"This is the tenth anniversary of the Countdown to Christmas."
"The story is, of course, very much about the spirit of Christmas."
"Christmas is in tangible force."
Corny Christmas movies are the hallmark of Hallmark — and this year, for the tenth anniversary of the "Countdown to Christmas" series, the company released 40 of them.
"And if you're thinking 'how will I ever keep track of all of it?' Well, don't worry! Because we have the Hallmark Movie Checklist App to help you keep everything organized this holiday season."
You might be thinking: "Are people actually watching these movies?"
And the answer is yes, lots of people — specifically, families and women aged 18-49 — are actually watching these movies.
"Hallmark — certainly in the U.S. market and in Canada, as well I'm sure — they have a recognized brand and a recognized name. And today that's become really important."
Hallmark's brand recognition is especially important in the era of streaming. The company told Newsy that its subscription service "Hallmark Movies Now" currently has over 900,000 subscribers — that's 400,000 more subscribers than last year. The service was started in 2017, and it costs between five and six dollars a month.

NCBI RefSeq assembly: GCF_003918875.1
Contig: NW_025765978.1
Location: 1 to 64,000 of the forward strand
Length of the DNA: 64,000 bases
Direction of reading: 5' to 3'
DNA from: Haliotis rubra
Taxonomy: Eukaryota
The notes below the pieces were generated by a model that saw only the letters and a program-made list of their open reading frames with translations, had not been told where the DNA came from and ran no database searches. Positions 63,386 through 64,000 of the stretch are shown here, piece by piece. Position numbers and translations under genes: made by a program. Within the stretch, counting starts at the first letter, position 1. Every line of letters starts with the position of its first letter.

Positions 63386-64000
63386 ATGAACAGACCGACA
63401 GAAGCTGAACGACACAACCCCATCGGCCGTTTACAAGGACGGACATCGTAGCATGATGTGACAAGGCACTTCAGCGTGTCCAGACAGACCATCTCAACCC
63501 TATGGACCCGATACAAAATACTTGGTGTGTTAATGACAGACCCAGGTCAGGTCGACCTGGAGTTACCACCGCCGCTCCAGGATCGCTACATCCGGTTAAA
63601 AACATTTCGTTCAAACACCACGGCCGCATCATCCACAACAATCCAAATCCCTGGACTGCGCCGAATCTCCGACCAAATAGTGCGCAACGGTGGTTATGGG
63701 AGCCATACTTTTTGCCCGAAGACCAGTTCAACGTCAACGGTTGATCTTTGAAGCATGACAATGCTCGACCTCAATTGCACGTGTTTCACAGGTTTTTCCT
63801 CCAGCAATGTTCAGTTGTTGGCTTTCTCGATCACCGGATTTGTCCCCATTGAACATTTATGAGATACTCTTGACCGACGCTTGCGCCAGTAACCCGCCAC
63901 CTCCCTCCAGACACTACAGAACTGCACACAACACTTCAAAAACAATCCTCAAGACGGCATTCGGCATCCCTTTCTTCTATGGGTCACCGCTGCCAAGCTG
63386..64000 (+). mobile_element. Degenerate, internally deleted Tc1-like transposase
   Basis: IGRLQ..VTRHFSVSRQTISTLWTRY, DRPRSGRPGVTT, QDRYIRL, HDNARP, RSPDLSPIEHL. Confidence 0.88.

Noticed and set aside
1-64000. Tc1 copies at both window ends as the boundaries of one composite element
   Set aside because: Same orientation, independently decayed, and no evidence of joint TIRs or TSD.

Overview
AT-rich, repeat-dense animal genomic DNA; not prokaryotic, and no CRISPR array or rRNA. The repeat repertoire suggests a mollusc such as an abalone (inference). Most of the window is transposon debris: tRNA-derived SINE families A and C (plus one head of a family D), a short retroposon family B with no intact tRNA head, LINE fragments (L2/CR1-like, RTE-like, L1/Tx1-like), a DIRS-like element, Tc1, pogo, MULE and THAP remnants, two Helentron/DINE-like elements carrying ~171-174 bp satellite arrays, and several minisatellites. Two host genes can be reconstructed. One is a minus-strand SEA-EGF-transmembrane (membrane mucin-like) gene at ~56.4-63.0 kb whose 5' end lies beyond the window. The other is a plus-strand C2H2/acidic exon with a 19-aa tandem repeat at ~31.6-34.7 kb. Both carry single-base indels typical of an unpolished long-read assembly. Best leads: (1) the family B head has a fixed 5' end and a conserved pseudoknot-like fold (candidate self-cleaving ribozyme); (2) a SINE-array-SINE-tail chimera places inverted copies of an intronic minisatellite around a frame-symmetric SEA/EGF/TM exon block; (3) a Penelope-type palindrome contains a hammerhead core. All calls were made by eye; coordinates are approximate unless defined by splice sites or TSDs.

Brett Sappington, senior research director and principal analyst at Parks Associates, said that "strong growth over the period of one year" was likely helped by viewers looking for family-friendly programming.
"So, they're looking at things that have family values that have kind of the feel good factor. Not all content does that. So if you look at Netflix originals, many of their originals, some of them are edgy. Some of them are sci-fi or fantasy or mystery or like 'Stranger Things' a little bit scary for families. So I think that this fits an interesting niche in the market."
Amid Hallmark's success in the market for family-friendly programming, the company still faces criticism for its lack of racial diversity, shallow portrayals of Judaism and Hanukkah and most recently, its decision to take down a Zola commercial featuring a lesbian couple.
As other streaming platforms like Netflix release their own — arguably more inclusive — lineups of original holiday films, Hallmark could find itself at a disadvantage.